Somebody, maybe it was Augustine, said a person doesn't find God by reading scripture, but that the practice of engaging with the text could open up a pathway. The same can be true of studying for the MFC. I don't think I became a minister by reading books on congregational polity, but struggling with issues that arose out of the text – issues like what it means to be a Unitarian Universalist and to be a minister in relationship with a congregation – did help me form a ministerial identity.

Corny Metaphors

Professional Development, including the Fellowshipping process, is a journey. One can approach it as a pilgrimage or a tedious commute.

The Ministerial Fellowship Committee interview is a door. Once through it, you will see that other doors are waiting in the vast mansion of Professional Development.

Let your preparation be ingredients in the stewpot of ministerial formation. All of the flavors balance each other, but nothing can replace the time it takes to stew.

Corny metaphors aside, best of luck on your path. Blessed Be.

Interview Format

This is the format I observed for Ministerial Fellowship Committee interviews:

  • The Candidate and his or her chaplain arrive at the hotel at least 20 minutes ahead of time and find the pre-interview waiting area.
  • A member of the Committee designated as that Candidate's first questioner comes to meet the Candidate and get his or her first question, usually on an index card.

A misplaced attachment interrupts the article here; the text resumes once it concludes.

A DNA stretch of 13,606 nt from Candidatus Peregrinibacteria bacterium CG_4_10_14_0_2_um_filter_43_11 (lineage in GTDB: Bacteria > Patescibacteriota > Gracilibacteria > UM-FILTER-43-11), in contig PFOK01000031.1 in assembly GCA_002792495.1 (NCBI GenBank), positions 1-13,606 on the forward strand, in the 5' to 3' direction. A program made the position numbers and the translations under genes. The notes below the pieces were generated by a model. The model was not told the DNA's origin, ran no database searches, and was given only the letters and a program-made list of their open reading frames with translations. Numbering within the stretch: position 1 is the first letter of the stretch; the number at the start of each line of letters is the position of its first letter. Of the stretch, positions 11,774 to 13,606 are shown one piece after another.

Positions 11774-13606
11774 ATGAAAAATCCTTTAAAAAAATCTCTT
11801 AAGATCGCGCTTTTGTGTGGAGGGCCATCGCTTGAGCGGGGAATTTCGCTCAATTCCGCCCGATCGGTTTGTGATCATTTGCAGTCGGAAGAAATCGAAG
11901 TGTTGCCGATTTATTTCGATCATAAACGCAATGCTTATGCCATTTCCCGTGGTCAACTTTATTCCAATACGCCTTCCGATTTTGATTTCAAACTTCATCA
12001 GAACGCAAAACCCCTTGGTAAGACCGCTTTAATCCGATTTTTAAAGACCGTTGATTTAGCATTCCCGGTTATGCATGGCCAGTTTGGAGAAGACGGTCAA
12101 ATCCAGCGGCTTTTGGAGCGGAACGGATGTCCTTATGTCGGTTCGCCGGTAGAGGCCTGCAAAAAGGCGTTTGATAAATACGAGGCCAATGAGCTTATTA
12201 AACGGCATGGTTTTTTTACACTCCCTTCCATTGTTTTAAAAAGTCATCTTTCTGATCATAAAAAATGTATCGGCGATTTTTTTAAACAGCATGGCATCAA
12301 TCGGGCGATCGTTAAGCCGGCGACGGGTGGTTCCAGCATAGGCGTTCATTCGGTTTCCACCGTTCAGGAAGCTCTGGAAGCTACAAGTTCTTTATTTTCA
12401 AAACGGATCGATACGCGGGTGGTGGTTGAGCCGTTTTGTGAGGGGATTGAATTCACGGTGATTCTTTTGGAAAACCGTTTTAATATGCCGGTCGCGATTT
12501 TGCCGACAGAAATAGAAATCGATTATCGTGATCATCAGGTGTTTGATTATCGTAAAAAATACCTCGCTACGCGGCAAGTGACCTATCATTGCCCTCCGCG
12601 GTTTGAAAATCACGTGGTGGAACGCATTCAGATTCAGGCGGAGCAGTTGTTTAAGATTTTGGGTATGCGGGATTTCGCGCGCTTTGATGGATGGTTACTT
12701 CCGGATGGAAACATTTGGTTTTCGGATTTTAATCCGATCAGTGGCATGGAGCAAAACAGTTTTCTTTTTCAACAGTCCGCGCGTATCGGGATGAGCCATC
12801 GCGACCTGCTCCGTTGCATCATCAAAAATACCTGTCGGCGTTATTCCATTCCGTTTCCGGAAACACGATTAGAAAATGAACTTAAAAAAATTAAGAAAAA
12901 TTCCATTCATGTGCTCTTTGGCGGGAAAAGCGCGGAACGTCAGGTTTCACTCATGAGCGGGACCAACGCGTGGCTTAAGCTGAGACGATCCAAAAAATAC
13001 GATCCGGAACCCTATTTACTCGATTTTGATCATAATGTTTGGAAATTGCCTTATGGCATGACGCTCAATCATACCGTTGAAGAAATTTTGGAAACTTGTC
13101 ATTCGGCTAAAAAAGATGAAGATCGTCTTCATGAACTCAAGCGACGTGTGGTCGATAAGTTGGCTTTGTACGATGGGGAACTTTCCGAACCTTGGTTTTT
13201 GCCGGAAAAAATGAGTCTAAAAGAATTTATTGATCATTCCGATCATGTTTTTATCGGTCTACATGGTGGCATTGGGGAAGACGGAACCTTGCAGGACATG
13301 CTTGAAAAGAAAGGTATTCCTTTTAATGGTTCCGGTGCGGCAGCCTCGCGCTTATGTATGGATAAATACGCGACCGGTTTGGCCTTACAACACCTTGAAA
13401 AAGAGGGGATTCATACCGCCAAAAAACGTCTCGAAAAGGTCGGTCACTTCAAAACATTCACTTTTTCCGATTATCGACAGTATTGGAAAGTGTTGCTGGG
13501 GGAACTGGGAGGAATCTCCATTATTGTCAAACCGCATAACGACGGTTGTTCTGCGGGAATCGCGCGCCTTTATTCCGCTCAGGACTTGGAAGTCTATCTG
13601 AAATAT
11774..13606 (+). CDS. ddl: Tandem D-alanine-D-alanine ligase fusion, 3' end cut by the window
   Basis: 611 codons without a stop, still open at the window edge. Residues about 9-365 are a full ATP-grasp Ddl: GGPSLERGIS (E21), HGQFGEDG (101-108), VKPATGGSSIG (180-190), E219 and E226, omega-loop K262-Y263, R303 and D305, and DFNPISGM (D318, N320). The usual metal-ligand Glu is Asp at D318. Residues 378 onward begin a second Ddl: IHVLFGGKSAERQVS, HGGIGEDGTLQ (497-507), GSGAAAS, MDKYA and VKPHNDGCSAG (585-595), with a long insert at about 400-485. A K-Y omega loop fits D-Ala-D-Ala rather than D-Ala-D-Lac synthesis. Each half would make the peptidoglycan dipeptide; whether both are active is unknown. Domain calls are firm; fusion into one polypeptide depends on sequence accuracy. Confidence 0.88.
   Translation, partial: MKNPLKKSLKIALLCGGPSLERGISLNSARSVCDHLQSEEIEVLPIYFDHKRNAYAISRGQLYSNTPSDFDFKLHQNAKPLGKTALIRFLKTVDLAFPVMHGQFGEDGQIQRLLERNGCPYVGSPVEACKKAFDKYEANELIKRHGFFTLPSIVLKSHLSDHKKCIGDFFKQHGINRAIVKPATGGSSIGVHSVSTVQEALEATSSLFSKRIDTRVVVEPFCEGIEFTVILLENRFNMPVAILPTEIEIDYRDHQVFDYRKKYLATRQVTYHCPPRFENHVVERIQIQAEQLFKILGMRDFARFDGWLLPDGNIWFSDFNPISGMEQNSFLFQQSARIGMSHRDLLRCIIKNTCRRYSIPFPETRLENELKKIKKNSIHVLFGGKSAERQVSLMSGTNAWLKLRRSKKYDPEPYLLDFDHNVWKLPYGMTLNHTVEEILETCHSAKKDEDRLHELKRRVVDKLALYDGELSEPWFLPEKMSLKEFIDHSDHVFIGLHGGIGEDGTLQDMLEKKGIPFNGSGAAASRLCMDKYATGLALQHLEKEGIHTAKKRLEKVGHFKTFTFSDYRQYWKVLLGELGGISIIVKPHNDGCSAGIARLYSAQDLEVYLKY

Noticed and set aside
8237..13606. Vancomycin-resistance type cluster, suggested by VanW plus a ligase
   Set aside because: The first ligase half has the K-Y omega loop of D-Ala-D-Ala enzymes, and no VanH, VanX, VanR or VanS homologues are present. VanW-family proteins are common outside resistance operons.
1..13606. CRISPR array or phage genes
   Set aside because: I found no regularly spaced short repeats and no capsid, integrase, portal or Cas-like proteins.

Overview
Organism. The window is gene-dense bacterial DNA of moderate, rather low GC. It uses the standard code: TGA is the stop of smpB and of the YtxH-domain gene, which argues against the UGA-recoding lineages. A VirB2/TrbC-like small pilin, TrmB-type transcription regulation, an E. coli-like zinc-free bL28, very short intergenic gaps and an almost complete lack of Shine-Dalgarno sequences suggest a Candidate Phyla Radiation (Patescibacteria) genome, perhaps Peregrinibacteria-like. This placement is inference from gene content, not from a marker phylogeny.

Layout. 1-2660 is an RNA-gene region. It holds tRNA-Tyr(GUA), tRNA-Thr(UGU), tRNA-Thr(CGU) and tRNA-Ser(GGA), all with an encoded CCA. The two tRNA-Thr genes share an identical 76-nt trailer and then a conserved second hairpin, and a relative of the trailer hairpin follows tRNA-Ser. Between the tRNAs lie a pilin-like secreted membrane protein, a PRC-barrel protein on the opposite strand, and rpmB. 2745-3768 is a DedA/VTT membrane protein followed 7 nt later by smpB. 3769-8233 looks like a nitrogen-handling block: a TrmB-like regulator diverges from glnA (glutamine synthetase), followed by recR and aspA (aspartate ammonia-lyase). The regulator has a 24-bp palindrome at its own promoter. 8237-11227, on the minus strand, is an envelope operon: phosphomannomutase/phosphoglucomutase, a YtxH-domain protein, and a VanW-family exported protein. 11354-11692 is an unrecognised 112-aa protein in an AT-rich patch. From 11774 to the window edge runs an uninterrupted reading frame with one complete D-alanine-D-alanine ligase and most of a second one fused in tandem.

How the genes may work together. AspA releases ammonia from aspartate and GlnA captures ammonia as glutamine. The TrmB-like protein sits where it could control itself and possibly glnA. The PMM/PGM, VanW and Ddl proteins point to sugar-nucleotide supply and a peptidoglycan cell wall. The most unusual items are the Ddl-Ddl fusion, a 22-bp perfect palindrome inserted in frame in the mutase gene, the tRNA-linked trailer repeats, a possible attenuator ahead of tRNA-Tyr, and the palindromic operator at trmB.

• The first questioner returns (leaving the Candidate in the waiting area) and shares the first question with the panel. Panelists plan the rest of the questions.
  • A member of the UUA staff leaves the panel's meeting room to meet the Candidate while the rest of the members of the committee meditate.
  • The staff member returns with the Candidate and introduces him or her. The Candidate shakes the hand of each member of the panel.
  • The Candidate gets situated behind the pulpit. The chair of the panel calls attention to the glass of water that has been poured for the Candidate.
  • A member of the panel lights a chalice. The member may or may not ask if the Candidate would like to offer chalice lighting words before the flame is lit.
  • The Candidate preaches a ten-minute sermon.
  • The Candidate hands a clean copy of the sermon to the recording secretary.
  • The Candidate comes around to the front of the pulpit and sits down.
  • The first questioner reads the question provided.
  • Members of the panel, including the UUA staff member and the Candidate Liaison, ask questions.
  • There is a meditation chime and a moment of silence halfway through the interview.
  • After the panel has asked all of the questions they intend to ask, the chair of the panel asks a UUA staff member to escort the Candidate to the interviewee waiting room. This may be different than the pre-interview waiting area.
  • When the staff member returns, the panel deliberates. Staff members and Candidate liaisons have a voice but no vote.
  • When the Committee members have come to a decision, a UUA staff member goes to bring the Candidate back to the meeting room.
  • The Candidate sits down. The first questioner delivers the decision and asks if the Candidate has any questions or feedback.
  • When the discussion is done, the Candidate and the panelists all stand and shake hands in farewell. A UUA staff member may or may not escort the Candidate to the waiting room.

For more information contact web @ uua.org.

This work is made possible by the generosity of individual donors and congregations. Please consider making a donation today.

Last updated on Tuesday, April 16, 2013.